The authors are grateful to Dr. Gordon Tucker and the Laboratoires Servier for providing the S36578 drug and to Dr. Rabia Sadir for the dp8 oligosaccharide preparation. They thank Charles Vragniau for excellent technical assistance and Romain Vivès for corrections to the manuscript. This work is supported by the “Centre National de la Recherche Scientifique” (CNRS) and a grant from “Région Rhône-Alpes; Cluster 10 Infectiologie”.


  1. M.-T. Belin and P. Boulanger, “Involvement of cellular adhesion sequences in the attachment of adenovirus to the HeLa cell surface,” Journal of General Virology, vol. 74, no. 8, pp. 1485–1497, 1993. View at: Google Scholar
  2. T. J. Wickham, P. Mathias, D. A. Cheresh, and G. R. Nemerow, “Integrins alpha v beta 3 and alpha v beta 5 promote adenovirus internalization but not virus attachment,” Cell, vol. 73, no. 2, pp. 309–319, 1993. View at: Publisher Site | Google Scholar
  3. P. Fender, R. W. H. Ruigrok, E. Gout, S. Buffet, and J. Chroboczek, “Adenovirus dodecahedron, a new vector for human gene transfer,” Nature Biotechnology, vol. 15, no. 1, pp. 52–56, 1997. View at: Google Scholar
  4. R. R. Vives, H. Lortat-Jacob, J. Chroboczek, and P. Fender, “Heparan sulfate proteoglycan mediates the selective attachment and internalization of serotype 3 human adenovirus dodecahedron,” Virology, vol. 321, no. 2, pp. 332–340, 2004. View at: Publisher Site | Google Scholar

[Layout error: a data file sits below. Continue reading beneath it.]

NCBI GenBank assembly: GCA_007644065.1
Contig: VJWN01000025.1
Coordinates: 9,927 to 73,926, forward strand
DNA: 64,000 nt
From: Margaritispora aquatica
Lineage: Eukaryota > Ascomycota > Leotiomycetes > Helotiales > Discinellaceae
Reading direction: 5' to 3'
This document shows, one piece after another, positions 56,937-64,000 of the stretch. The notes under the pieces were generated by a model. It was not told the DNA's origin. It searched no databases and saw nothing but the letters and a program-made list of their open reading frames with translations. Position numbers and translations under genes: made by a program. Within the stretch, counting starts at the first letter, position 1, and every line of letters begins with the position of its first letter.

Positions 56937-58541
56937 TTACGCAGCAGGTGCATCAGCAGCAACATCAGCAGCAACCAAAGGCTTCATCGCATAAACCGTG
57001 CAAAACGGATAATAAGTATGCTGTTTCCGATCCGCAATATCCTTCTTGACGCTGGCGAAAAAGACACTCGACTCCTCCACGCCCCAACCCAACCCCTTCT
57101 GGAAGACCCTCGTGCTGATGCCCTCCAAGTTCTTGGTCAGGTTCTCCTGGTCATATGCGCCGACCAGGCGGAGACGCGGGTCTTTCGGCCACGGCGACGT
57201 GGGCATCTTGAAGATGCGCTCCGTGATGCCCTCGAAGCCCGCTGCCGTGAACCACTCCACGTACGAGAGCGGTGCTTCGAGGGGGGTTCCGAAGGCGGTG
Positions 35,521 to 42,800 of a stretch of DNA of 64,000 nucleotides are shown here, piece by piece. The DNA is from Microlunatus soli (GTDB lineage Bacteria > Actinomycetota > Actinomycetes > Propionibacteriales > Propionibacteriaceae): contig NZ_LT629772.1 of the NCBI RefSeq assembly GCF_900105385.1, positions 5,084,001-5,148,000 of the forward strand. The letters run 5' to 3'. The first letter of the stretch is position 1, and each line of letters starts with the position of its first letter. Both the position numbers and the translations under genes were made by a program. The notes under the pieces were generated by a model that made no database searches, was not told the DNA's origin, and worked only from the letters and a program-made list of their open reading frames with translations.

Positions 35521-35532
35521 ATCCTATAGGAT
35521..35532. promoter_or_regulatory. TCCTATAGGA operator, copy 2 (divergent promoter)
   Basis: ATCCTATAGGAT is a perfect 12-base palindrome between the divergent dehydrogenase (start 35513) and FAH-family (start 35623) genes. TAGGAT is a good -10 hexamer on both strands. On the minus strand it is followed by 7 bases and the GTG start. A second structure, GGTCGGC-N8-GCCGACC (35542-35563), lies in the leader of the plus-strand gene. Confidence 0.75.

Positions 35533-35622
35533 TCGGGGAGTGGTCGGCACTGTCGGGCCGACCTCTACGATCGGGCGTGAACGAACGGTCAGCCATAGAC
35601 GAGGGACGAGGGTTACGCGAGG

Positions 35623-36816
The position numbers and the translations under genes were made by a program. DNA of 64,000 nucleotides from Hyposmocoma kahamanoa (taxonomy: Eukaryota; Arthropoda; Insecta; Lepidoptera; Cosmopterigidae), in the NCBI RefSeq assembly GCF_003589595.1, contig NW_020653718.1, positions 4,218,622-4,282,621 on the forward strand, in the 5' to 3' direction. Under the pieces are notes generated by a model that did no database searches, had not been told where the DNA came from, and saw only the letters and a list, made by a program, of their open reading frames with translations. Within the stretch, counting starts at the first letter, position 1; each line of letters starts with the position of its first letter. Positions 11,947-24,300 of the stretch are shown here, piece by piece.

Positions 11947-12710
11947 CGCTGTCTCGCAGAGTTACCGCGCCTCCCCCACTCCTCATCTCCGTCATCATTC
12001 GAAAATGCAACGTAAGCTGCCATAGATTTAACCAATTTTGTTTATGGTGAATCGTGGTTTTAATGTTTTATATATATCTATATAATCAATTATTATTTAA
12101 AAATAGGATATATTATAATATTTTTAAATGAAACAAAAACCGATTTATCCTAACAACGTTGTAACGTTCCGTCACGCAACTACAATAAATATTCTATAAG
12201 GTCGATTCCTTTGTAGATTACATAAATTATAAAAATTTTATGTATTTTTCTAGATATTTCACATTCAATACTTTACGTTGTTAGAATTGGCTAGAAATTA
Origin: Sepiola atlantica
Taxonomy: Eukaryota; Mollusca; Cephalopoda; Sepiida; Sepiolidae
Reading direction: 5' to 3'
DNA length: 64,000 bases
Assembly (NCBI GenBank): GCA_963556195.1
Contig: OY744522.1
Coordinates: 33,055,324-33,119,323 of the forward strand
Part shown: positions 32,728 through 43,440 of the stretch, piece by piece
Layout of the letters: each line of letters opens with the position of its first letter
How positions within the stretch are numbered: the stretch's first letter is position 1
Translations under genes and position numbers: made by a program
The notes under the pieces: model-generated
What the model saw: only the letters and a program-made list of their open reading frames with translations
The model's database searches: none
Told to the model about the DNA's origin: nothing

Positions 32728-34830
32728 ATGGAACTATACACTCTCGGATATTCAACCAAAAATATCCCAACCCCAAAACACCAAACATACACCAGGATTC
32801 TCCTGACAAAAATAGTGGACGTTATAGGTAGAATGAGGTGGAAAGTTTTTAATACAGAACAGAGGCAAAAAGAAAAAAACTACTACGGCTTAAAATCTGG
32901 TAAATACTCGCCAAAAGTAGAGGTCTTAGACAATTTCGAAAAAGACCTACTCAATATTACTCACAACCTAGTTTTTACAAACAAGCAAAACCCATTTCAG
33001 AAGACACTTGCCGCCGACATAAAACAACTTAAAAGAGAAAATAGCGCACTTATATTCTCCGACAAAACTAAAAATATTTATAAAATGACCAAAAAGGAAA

5. P. Fender, G. Schoehn, F. Perron-Sierra, G. C. Tucker, and H. Lortat-Jacob, “Adenovirus dodecahedron cell attachment and entry are mediated by heparan sulfate and integrins and vary along the cell cycle,” Virology, vol. 371, no. 1, pp. 155–164, 2008. View at: Publisher Site | Google Scholar
  6. P. Fender, G. Schoehn, J. Foucaud-Gamen et al., “Adenovirus dodecahedron allows large multimeric protein transduction in human cells,” Journal of Virology, vol. 77, no. 8, pp. 4960–4964, 2003. View at: Publisher Site | Google Scholar
  7. A. Garcel, E. Gout, J. Timmins, J. Chroboczek, and P. Fender, “Protein transduction into human cells by adenovirus dodecahedron using WW domains universal adaptors,” Journal of Gene Medicine, vol. 8, no. 4, pp. 524–531, 2006. View at: Publisher Site | Google Scholar
  8. P. Fuschiotti, G. Schoehn, P. Fender et al., “Structure of the dodecahedral penton particle from human adenovirus type 3,” Journal of Molecular Biology, vol. 356, no. 2, pp. 510–520, 2006. View at: Publisher Site | Google Scholar
  9. G. Schoehn, P. Fender, J. Chroboczek, and E. A. Hewat, “Adenovirus 3 penton dodecahedron exhibits structural changes of the base on fibre binding,” The EMBO Journal, vol. 15, no. 24, pp. 6841–6846, 1996. View at: Google Scholar
  10. P. L. Stewart, C. Y. Chiu, S. Huang et al., “Cryo-EM visualization of an exposed RGD epitope on adenovirus that escapes antibody neutralization,” The EMBO Journal, vol. 16, no. 6, pp. 1189–1198, 1997. View at: Publisher Site | Google Scholar
  11. A. D. Cardin and H. J. R. Weintraub, “Molecular modeling of protein-glycosaminoglycan interactions,” Arteriosclerosis, vol. 9, no. 1, pp. 21–32, 1989. View at: Google Scholar